PLI Scheme Could Support 20 GW Module Sales Over 5 Years

India Ratings & Research Sees India’s Production Linked Incentive Scheme Benefiting Sales Of 20 GW Solar Modules Over 5 Years, Yet Not Enough To Meet 280 GW Solar Power Capacity Target By FY30

PLI Scheme Could Support 20 GW Module Sales Over 5 Years

India’s PLI scheme for solar manufacturing is a good call, according to Ind-Ra, but the amount allocation of INR 45 billion is not enough to meet the country’s solar ambitions by FY30. (Photo Credit: pan demin/shutterstock.com)

  • PLI scheme for solar manufacturing is beneficial, but the amount allocated is not enough for India to meet its solar targets, according to Ind-Ra
  • The current scheme can lower the country’s import dependence from 90% on an average now to 64% to 74% till FY30, but not further down in its current form
  • Strict timelines may discourage manufacturers from being ambitious for backward integration
  • Government should also look into and ensure timely disbursements, easing some of the processes while also scaling up the amount if it wants the initiative to help it meet its ambitions

Calling the Government of India’s Production Linked Incentive (PLI) scheme a shot in the arm and a much-required step to tackle import requirements, India Ratings and Research (Ind-Ra) believes the amount of INR 45 billion for the initiative is not enough to bring its import dependence further down on an average till FY30. The scheme has been expected to lower the country’s import dependence to 64% to 74% from an average of 90% now.

In April 2021, the government approved the PLI scheme for solar modules aiming to add 10 GW integrated production capacity with INR 45 billion support which will be bid out (see India Details Production Linked Incentive Scheme For Solar).

According to the ratings agency that’s part of Fitch Ratings, the current amount allocated can benefit the sales of 20 GW from the capacity across the 5-year implementation period while assuming 100% localization of up to 30 GW in case of 65% localization. Its estimates suggest that since the sales of up to 50% of the manufacturing capacity set up by the winning bidder will benefit from the PLI, it will support 4 GW to 6 GW sales annually over 5 years, while facilitating an additional 8 GW to 12 GW annual solar cell and module manufacturing capacity in India, basing the assumption on base PLI rate of INR 2.25 per W and entirely greenfield expansion.

However, to achieve its 280 GW solar power plant capacity by FY30, out of which it claims the country has about 240 GW under pipeline or yet to be implemented, this INR 45 billion is not enough. Analysts argue in its current form, the scheme will benefit only 8% to 13% of this planned requirement, assuming localization to be between 65% and 100%.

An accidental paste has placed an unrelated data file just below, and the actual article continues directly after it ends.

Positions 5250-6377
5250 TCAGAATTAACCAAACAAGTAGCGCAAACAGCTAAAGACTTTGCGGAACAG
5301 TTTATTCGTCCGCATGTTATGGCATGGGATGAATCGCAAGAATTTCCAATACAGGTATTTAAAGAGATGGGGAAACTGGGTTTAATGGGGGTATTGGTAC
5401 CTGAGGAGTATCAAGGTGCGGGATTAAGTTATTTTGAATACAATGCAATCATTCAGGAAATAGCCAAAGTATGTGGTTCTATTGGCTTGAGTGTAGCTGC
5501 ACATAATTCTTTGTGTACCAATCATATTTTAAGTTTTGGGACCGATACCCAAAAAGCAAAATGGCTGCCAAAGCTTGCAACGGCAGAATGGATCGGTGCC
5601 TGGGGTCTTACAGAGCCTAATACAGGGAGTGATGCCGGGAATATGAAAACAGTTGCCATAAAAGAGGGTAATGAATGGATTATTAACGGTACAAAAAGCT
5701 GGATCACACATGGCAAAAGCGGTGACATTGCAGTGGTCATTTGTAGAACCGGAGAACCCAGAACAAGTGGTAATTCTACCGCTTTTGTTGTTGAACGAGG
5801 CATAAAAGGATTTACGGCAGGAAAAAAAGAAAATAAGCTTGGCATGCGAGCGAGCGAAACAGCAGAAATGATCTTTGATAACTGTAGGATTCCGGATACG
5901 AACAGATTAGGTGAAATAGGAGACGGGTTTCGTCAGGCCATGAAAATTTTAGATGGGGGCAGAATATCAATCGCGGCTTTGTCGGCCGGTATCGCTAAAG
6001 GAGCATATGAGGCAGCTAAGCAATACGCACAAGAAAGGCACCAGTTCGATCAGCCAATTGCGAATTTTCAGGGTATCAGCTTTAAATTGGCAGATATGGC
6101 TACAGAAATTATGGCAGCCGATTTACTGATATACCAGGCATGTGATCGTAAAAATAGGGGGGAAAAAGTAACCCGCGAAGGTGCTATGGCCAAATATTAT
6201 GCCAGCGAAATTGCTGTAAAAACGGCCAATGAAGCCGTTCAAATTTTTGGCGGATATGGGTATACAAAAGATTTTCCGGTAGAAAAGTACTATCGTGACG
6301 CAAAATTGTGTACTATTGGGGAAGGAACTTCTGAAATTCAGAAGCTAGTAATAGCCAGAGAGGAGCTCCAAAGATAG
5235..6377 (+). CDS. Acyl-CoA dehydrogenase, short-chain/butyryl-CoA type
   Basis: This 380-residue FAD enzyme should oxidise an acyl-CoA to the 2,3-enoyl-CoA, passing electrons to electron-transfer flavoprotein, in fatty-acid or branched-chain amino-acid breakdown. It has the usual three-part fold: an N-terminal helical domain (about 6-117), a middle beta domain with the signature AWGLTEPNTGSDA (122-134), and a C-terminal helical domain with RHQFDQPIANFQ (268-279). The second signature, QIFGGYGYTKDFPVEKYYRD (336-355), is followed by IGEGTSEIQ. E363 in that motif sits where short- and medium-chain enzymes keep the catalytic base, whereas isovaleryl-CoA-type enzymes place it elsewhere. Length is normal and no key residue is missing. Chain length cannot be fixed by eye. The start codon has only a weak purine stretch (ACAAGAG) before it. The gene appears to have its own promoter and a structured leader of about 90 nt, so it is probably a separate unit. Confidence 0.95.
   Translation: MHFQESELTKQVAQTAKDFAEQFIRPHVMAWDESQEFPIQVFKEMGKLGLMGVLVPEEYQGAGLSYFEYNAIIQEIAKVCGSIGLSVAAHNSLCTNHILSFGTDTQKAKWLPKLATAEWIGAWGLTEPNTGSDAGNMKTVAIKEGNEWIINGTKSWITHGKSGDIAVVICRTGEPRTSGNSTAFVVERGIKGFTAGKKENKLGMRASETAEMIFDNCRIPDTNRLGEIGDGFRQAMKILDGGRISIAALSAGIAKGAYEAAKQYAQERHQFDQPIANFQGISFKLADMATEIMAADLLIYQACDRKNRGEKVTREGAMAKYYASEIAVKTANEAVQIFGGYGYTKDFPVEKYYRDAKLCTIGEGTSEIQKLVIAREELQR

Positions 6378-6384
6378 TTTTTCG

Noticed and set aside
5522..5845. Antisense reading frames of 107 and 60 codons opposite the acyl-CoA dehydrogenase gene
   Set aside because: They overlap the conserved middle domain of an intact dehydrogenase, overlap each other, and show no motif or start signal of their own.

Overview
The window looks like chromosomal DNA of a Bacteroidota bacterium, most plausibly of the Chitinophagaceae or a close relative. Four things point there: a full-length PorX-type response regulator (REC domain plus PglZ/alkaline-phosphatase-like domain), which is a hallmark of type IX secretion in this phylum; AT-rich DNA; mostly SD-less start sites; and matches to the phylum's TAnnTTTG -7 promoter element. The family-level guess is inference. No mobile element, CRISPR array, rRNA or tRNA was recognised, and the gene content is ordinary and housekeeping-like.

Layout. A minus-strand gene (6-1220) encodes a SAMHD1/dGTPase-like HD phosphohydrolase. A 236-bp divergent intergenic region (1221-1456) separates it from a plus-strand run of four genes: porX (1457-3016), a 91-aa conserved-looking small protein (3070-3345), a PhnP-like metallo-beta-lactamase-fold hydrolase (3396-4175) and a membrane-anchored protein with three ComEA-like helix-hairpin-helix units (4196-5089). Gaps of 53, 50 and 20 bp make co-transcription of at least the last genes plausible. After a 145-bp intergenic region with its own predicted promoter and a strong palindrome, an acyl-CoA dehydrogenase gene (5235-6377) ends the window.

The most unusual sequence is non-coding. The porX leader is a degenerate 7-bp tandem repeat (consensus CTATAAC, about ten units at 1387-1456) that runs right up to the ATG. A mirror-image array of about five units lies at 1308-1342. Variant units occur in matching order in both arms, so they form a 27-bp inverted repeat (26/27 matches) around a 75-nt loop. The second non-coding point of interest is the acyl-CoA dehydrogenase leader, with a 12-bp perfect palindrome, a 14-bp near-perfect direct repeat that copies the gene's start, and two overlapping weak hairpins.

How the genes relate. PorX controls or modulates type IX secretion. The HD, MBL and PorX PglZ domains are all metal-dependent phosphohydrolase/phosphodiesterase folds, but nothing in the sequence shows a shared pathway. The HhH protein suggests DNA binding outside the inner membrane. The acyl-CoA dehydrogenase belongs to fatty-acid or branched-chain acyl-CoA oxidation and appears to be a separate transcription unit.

Backward integration and manufacturing capacity will be an important criteria for bidders to get selected, however the analysts believe that higher scales and requirement of backward integration will require much larger investments into the sector. It will also go on to increased consolidation in the space, from the current 15-20 players with significant capacities, as manufacturers will benefit from the economies of scale.

Another pitfall of the scheme Ind-Ra points out is on the execution side where winning bidders may choose to restrict the level of backward integration due to strict timelines. The scheme will provide benefits for 5 years from the scheduled date of commissioning so winning bidders would be wary of overcommitting on the level of integration. “Backward integration may take some time, given the already established procurement contracts and supply chains internationally. Also, in case a selected manufacturer fails to meet the promised integration or capacity or minimum module performance after his selection, he will not get any PLI till he overcomes these deficiencies, and/or performance guarantees can also be liquidated by India Renewable Energy Development Agency Limited in the meantime,” explained Ind-Ra.

The agency calls it a good start but points at timely disbursements, ease of processes and scaling up of the scheme amount as key things to look out for over short to medium tenure to see India self-reliant and simultaneously being economically viable to meet its solar ambitions.

About The Author

Anu Bhambhani

Anu Bhambhani is the Senior News Editor of TaiyangNews

Latest Videos

Loading...
Subscribe To Our Taiyang NewsLetter 
Enter your email to receive our daily solar sector updates.